I’ve wanted to write a post about the history of soap as it is thousands of years of tradition, invention, trail and error and just in my opinion at least a fantastic topic. But I do understand that while I am fascinated by it, it is not something that everyone finds so interesting. So I’ll do my best to keep it short simple and brief.
Short and Sweet History:
There is Roman legend that soap was named after Mount Sapo which was a sacred site of ancient animal sacrifices. After the sacrifice, rain would wash the fat of the animal, the ash that had collected down to the Tiber River banks. The legend goes on to talk about how the women would only visit certain parts of the river after a heavy rain as they claimed their clothes were much cleaner. There has also been evidence of early Babylonians making a soapy substance as early as 2800BC. Clay cylinders found have a soap like material in them whilst on the cylinders themselves, there are inscriptions to show almost instructions on how to make soap: fats boiled with ashes.
200AD, Galen, the Greek physician, suggested soap for both medicinal and cleansing purposes.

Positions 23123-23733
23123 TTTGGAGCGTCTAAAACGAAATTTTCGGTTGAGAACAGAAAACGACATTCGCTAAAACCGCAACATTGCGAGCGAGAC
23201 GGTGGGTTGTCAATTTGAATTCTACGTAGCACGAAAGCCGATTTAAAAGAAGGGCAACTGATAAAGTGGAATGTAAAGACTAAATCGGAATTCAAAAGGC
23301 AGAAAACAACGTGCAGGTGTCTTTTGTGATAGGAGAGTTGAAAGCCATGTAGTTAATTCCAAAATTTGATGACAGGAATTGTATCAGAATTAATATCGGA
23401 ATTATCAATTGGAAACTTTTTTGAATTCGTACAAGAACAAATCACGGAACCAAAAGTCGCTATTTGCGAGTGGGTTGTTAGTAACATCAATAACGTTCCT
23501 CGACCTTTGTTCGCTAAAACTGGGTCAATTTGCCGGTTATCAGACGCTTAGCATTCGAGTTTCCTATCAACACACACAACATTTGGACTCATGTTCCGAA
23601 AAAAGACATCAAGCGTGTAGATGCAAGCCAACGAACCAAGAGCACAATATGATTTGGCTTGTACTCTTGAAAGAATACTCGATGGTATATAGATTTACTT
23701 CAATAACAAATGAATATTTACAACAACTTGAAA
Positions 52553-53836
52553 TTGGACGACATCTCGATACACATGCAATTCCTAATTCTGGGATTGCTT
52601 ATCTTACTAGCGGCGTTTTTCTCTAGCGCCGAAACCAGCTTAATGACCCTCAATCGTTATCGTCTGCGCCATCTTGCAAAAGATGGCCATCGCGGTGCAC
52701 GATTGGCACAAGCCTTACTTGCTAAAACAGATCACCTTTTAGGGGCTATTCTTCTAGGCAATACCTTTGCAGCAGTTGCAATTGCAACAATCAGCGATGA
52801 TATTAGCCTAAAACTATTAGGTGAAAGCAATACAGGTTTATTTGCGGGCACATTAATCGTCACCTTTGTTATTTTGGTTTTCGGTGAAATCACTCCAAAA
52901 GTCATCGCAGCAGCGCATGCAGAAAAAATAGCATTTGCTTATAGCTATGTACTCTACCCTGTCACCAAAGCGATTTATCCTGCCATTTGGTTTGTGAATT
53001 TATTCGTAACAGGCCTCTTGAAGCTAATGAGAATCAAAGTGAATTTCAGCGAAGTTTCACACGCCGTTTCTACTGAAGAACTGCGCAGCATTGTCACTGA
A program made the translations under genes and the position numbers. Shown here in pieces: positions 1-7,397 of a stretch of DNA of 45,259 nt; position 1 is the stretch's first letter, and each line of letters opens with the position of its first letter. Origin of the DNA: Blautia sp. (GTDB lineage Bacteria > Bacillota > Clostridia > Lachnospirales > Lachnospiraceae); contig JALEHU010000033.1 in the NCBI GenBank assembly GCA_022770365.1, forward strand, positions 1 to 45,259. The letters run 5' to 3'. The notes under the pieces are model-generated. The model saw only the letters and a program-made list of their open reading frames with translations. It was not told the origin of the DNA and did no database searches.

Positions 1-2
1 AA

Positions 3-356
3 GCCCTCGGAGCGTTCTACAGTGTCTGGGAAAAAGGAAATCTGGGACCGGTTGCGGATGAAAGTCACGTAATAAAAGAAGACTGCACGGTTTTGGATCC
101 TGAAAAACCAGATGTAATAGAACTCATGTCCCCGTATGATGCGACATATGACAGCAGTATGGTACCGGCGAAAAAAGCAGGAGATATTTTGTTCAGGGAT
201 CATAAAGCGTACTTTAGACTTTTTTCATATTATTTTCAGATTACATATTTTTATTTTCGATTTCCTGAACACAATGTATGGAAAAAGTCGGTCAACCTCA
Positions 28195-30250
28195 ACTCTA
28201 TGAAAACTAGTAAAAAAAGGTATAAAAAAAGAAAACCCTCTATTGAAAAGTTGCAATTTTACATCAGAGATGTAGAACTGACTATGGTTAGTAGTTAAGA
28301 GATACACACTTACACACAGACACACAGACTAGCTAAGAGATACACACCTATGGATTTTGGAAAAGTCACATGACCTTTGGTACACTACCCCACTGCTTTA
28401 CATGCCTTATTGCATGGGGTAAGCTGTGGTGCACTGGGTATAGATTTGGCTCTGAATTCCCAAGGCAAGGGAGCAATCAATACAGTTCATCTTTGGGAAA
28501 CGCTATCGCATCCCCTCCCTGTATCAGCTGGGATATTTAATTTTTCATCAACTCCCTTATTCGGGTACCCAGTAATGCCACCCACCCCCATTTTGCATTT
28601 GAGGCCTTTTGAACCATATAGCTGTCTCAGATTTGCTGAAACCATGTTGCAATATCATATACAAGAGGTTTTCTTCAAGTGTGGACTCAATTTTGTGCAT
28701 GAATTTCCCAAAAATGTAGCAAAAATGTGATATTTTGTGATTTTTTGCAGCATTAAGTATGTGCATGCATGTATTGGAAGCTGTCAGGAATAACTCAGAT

In the 7th century, soap makers began to appear in France and Italy where soap was made with goat fat and Beech tree ashes. And, around this time, the Spanish began using olive oil to make soap (Savon de Castile anyone?) . It wasn’t until the 12th century that the English began to make their own soaps.
Wealthy ladies of the Tudor period (1485-1603), used a scented toilet soap (probably Castile soap)
In the 19th century, soap making was one of the fastest growing industries in the U.S.
The most difficult part of soap making at this time, was making sure the lye was the correct strength. During World War I, commercial soap as we know it today came into existence. Injuries sustained in war increased the need for cleaning agents. But the ingredients needed to make soap were not easily found. German scientists created a new form of “soap” made with petroleum by-products and detergents were born.
1930- present: legalisation of terms.
Beauty Bar/ Body Bar: made with petroleum by-products
Commercial soap manufacturers learnt that they could actually remove the naturally occurring glycerine from soaps that give it its moisturising properities and add it into your creams and lotions you need to use when commercial “soaps” dry out your skin.
1970’s- body washes were born (notice, not a soap, but again made with by-products)
1980-1990’s shower gels (again… crazy isn’t it?)
There you have it! A VERY brief history of soap!
How to make soap?
You need three parts,
- fats, oils, butters and waxes
Then you get into the fun part! Or in my case the hardest part. Which do you add? Do you add the milk as the liquid? Water? Coconut milk? Which fats do I use? Lard? Tallow? Palm? Olive? Shea? Avocado? How much of this do I add? That? This? Do I add clays? Extracts? Silk?